A lot of our particular problems have been solved by FrintJS for us, but we always made sure that we addressed them in as generic way as possible. So that it doesn’t just help us in one single project, but in as many other projects by us and others outside of Travix too.

What next?

It has been almost a year that we are running FrintJS in production. The project has evolved a lot based on our learnings from production experience. And it will continue to grow as we face new challenges. Since the release of v1.0 earlier this year, we consider the project to be stable enough, and now we are building new packages around the core of the framework as we need them.

Besides that, we feel that it could do better if others find out about it too, and give it a go. That way, it will help us make the project even better with fresh new ideas.

We always try to communicate what’s coming next on our Roadmap publicly.

FrintJS is young, and so far it has mostly been guided forward by the production needs of Travix. But I feel as more people find out about it, it will continue to grow even stronger and build a community alongside the current group of contributors too. Then things will happen that may even surprise us, positively :)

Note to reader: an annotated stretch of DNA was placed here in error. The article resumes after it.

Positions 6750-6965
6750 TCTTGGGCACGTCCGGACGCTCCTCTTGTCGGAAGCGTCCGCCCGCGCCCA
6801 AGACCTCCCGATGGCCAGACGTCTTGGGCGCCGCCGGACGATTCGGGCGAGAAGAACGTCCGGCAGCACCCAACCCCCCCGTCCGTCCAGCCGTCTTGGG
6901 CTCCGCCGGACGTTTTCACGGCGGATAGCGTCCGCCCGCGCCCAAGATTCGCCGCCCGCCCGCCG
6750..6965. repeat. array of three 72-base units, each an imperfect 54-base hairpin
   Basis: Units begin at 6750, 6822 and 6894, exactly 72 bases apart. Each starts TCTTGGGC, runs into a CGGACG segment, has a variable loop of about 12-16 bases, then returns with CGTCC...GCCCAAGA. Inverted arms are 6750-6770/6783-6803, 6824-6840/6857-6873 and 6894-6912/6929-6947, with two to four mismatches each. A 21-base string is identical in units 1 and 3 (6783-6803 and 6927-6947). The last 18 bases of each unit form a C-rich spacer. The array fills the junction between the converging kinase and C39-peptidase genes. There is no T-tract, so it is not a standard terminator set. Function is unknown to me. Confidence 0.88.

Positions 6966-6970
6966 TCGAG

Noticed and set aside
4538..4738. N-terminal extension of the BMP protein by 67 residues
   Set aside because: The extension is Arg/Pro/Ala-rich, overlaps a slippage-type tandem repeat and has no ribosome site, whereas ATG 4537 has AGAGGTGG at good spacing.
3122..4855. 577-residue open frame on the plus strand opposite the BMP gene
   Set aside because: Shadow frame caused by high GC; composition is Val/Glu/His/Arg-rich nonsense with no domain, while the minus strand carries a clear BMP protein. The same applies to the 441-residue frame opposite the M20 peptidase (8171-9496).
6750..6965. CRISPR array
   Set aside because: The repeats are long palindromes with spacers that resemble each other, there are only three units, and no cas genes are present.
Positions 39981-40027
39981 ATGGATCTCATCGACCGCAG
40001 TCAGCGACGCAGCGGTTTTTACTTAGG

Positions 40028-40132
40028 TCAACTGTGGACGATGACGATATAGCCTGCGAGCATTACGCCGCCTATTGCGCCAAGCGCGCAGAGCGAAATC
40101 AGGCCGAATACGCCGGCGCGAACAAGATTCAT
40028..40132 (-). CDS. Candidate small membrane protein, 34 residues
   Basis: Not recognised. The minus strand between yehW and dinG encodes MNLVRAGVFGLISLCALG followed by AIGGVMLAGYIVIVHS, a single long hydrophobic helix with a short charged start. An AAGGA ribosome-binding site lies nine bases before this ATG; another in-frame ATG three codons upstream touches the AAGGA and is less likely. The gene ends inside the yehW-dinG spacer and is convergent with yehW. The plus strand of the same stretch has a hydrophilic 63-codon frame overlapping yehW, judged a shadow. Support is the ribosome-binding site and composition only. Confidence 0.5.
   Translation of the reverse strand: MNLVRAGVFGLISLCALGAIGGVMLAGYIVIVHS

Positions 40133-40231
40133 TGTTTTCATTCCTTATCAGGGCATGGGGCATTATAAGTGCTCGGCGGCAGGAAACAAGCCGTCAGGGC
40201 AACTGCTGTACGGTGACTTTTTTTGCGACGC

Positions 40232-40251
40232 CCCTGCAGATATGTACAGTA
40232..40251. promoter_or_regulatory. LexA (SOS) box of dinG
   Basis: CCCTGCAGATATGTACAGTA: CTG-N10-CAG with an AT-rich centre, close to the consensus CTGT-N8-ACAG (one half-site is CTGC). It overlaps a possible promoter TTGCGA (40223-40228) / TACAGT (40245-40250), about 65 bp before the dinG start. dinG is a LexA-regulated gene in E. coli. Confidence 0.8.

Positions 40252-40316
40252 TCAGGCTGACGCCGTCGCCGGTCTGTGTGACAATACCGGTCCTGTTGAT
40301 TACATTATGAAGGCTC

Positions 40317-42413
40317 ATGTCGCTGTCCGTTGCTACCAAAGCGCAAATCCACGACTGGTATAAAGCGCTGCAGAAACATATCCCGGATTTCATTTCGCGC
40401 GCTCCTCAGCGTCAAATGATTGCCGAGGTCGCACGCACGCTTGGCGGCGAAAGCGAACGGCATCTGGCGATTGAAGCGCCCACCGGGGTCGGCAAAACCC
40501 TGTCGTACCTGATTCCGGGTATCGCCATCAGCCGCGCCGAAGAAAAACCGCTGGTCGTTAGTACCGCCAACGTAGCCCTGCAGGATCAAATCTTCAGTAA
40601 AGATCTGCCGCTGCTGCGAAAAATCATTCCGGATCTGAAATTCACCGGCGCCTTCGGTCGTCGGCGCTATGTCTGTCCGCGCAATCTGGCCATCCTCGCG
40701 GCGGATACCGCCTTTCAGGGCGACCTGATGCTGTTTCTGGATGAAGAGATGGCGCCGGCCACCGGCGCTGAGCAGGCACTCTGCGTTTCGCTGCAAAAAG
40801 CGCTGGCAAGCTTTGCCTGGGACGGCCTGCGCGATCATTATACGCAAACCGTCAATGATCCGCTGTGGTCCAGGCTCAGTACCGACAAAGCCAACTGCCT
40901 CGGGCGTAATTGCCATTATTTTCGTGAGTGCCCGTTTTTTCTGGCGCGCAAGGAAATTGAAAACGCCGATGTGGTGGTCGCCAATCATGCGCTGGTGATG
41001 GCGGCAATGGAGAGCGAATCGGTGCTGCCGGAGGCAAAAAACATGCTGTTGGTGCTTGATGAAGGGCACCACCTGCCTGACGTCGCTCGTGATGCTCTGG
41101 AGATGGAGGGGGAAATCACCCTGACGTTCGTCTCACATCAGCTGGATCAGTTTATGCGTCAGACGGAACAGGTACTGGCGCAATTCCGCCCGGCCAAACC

As for web development in general, it has never looked more exciting than now. And it just keeps on getting more and more exciting over time.

Currently, React, and its ecosystem seems to be winning. And it has done an excellent job at advertising functional programming more positively to a wider audience. But it is the ecosystem around it that excites me even more. So many experiments are being done by everyone, that just pushes the norm even harder every day, forcing us to think differently. And that’s just amazing.

We are a big fan of reactive programming at Travix, and I feel RxJS could get a bit more boost from more influential developers in the community. We bet big on RxJS with FrintJS ourselves, and a lot of hard problems have become easier for us to solve once we started thinking reactively. And I think the next big shift we will see in web development is a majority of the developers adopting RxJS or similar libraries for doing reactive programming.

What advice would you give to programmers getting into web development?

Web development has evolved a lot over the last 4-5 years. And it really can be overwhelming for anyone new going into it for the first time and trying to figure out what is happening at the moment.